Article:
Much as I have when the past three Defenders series were released on Netflix, I have spent the entire weekend consuming Iron Fist like a hamburger. That is to say rapidly, hungrily, without sleep or sex until the job is done. Sadly this final addition to Marvel’s New York has too much in common with the latter for me: it’s a hazy mess with no clear objective or payoff.
That’s not to say that this series isn’t without some serious charm, nor that it is unentertaining or poorly made. Finn Jones puts in a solid day’s work bringing an obscure character to the fore, portraying a man locked between childhood and maturity by severe trauma. His anger is not like that which we have seen in Daredevil and Jessica Jones, it’s not funnelled into an altruistic philosophy, or diluted and confused by an alcoholic dependence. His is a thinly-veiled rage that takes only the slightest provocation to explode and scatter his fragile composure. This adds an unprecedented volatility and unpredictability to a hero that we’ve not seen from Marvel on either the big or small screen. The supporting cast excellently fleshes out this new facet to the ‘New York’ Defenders shows; Tom Pelphrey was especially noteworthy as the intense, imploding conflict-on-legs that is Ward Meachum. We have an excellent soundtrack from the likes of The Black Keys and Method Man, which is reminiscent of the mind-blowing music that defined Luke Cage. As with many superhero comics adaptations, the cast isn’t the problem with Iron Fist. The real problem is behind the scenes and took place well before anything we’re now seeing was committed to film. Let’s break this down so as not to confuse the issue…
The Plot (such as it is)
When Daredevil was released in 2015 we were given a tight, patient and immaculately-paced narrative that was closer to a noir detective story than a modern superhero tale. Murdock leaped through a shockingly violent world of blood, shadow and intrigue that made it impossible to look away. You were compelled to watch the next episode. Jessica Jones was an emotional monster that savaged your heart, taking the danger that lurking in a Hell’s Kitchen night and showing us that this same threat could simply walk up to you in the middle of day and smile. Luke Cage simmered and burned with rippling dialogue and complex characters whose personal depth was equalled only by that of their relationship to each other and their world. Iron Fist gives us… none of this. We get setups without payoffs, plotlines that simply… end, and conflicts that are resolved and forgotten as quickly as they formed. The long game we witnessed in Daredevil, Jones and Cage is not present here; instead, the story jumps from poorly-constructed hook to unsatisfying nosedive.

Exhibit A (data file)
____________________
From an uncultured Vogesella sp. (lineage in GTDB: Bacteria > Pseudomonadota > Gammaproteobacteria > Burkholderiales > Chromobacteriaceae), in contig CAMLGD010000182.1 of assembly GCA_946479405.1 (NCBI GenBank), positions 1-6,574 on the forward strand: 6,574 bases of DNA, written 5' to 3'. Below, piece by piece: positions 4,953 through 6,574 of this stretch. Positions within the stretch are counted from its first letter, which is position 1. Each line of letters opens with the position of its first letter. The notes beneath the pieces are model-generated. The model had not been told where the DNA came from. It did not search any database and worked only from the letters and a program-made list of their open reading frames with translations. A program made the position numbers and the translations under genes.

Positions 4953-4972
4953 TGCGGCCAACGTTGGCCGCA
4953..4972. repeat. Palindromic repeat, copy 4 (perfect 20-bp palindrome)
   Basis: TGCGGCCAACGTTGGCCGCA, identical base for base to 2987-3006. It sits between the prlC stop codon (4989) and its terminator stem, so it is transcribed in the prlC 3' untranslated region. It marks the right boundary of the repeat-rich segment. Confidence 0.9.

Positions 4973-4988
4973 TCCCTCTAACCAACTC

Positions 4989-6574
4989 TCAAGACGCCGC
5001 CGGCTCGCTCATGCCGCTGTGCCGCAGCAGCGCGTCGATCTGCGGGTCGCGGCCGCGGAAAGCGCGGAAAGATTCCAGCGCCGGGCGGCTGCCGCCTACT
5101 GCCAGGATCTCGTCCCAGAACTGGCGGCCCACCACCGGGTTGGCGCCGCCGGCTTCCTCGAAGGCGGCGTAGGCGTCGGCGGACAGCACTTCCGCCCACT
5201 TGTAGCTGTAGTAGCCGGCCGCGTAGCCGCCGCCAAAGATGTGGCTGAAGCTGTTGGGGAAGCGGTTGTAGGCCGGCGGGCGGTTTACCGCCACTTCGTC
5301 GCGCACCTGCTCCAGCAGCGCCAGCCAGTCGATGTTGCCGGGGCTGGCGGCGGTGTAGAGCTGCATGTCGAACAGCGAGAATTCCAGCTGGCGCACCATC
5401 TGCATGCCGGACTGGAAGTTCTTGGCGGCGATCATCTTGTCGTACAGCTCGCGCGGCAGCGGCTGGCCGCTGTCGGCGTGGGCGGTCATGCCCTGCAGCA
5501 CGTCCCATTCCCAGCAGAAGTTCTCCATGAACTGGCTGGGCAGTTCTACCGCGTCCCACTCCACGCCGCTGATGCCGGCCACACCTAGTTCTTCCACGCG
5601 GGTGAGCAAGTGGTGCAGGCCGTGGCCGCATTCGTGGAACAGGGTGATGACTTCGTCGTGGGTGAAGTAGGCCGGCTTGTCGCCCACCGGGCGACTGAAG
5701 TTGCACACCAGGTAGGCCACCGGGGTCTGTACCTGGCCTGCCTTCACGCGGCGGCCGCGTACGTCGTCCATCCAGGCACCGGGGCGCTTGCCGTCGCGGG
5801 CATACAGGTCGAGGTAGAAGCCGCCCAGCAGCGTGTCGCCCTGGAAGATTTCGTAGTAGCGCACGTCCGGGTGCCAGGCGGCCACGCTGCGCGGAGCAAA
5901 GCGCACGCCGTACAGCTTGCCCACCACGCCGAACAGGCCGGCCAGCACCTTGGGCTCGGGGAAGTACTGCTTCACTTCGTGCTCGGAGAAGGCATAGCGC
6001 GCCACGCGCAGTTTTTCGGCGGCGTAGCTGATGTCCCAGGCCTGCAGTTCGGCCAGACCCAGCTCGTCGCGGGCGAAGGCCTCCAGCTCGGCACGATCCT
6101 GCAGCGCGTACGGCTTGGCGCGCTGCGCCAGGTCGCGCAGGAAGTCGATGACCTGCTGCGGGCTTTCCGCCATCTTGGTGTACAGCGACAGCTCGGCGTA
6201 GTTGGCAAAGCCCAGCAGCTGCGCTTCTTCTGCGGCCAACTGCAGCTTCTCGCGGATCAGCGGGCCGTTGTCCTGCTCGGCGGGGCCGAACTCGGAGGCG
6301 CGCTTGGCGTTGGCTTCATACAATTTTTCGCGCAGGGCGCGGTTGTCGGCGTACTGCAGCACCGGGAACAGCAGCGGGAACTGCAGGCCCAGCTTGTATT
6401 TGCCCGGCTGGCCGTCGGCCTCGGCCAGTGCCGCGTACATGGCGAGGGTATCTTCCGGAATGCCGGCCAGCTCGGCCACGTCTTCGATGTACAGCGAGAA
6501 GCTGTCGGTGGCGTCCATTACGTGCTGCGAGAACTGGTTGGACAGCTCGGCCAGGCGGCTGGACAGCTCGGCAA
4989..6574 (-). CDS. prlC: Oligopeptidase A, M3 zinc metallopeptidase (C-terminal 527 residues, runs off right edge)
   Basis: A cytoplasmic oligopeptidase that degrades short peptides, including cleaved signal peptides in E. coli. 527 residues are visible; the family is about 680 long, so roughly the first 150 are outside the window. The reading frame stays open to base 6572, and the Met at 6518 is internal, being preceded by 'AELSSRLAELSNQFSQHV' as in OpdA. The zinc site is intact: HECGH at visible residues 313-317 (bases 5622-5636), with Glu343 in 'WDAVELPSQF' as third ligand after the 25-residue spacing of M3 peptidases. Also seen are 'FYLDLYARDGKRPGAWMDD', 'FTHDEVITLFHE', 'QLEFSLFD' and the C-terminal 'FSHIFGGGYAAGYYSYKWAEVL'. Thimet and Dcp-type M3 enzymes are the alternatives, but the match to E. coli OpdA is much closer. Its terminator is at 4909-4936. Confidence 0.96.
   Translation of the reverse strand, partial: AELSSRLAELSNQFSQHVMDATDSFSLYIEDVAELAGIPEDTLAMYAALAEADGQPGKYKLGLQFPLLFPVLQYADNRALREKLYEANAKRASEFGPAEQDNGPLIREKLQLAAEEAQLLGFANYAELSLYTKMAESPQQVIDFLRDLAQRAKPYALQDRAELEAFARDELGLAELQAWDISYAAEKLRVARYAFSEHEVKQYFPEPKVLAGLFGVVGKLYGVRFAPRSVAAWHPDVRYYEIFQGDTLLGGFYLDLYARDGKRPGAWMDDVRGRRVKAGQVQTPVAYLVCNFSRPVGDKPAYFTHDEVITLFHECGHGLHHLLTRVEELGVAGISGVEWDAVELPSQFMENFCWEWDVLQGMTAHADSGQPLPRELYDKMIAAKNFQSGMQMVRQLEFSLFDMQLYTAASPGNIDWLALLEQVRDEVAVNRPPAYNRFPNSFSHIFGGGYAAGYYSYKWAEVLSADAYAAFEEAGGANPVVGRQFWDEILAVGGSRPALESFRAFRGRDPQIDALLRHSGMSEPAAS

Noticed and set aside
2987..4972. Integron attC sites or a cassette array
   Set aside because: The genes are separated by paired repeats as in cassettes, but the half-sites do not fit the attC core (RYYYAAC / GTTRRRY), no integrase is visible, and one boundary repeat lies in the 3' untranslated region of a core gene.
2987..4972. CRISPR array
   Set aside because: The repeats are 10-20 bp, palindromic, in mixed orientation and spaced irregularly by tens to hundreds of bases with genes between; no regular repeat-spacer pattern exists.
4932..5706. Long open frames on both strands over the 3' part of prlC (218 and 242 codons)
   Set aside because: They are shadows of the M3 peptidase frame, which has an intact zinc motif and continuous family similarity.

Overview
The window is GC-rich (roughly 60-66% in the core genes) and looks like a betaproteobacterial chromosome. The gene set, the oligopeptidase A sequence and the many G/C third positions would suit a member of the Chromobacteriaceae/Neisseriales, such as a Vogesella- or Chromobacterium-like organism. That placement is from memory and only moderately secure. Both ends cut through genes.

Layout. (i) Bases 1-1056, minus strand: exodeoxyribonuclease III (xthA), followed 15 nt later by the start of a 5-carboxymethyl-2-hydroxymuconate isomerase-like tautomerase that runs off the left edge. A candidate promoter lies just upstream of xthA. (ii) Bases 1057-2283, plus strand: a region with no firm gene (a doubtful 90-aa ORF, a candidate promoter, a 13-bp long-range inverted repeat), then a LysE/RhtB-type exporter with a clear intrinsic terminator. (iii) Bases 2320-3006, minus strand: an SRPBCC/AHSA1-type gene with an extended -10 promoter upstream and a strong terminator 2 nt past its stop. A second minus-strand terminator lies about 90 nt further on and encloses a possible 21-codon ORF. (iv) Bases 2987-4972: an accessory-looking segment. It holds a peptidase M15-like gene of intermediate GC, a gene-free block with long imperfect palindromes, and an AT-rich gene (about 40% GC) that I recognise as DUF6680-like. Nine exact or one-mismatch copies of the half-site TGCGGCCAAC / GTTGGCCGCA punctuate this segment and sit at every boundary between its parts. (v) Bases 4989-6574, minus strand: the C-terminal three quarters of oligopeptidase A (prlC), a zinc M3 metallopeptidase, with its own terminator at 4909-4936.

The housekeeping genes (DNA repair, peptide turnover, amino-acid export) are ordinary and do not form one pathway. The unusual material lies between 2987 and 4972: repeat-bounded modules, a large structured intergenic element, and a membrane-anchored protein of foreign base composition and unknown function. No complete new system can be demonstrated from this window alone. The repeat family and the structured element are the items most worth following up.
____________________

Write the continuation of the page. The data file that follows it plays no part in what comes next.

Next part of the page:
This is a bit of a mixed bag. Although the characters present are all well conceived and well performed, many seem misused in such a way that one can’t help but think that the overarching plot was reconfigured by different people more than once. David Wenham’s Harold Meachum is unbalanced and more than a little horrifying / creepy, but you’re never given a place to put him in your mind. I’m all for uncertainty amongst characters, but the audience ought have a bird’s eye view to allow anticipation to build as we see the pieces move about the board. Daredevil’s Fisk is an excellent example of how this can be successfully done. We were privy to information that the protagonists didn’t know, we could see them falling into traps, outthinking the enemy, and barely missing unimaginable danger by the grace of nought but luck and happenstance. So far, Iron Fist has none of this tension, none of this balance. We roll from one opponent to another like a drunk in a mirror shop, smashing our way through obstacles but not really knowing why, or what the repercussions are.
Finally we have Danny Rand, the ‘Iron Fist’ himself. Having watched an entire series about this dude I still have no idea what he’s about. The abilities and underlying rules behind his power are never explained to any satisfying degree, in stark contrast to Daredevil’s or Luke Cage’s fulfilling backstories. We’re never given a proper breakdown of what his training consisted of, the people he was shaped by, or the circumstances of his departure from Heaven. I’m not even kidding, he essentially leaves because he could and that’s about all we get. I understand what they were trying to do, here: give us a man (who is essentially still a child) struggling with immense power and a severe case of post-traumatic stress disorder. This could work – it would be an excellent emotional counterweight to the destructive might at his beck and call. Instead he comes off as petulant, ignorant and immature.
Despite my criticisms of Iron Fist, I’m optimistic. It is most certainly – more than any of the other series before it – a direct setup for The Defenders. If you keep this in mind, a lot of the open doors and unanswered questions start to make a little a bit of sense. The potential is there for this to become a firm bridging story between the strong foundations laid by the first three Defenders shows. As such, I’ll reserve final judgement until I’ve witnessed this next chapter – but I’m not about to excuse the shortcomings. Bridge or not, a story should be able to independently support itself.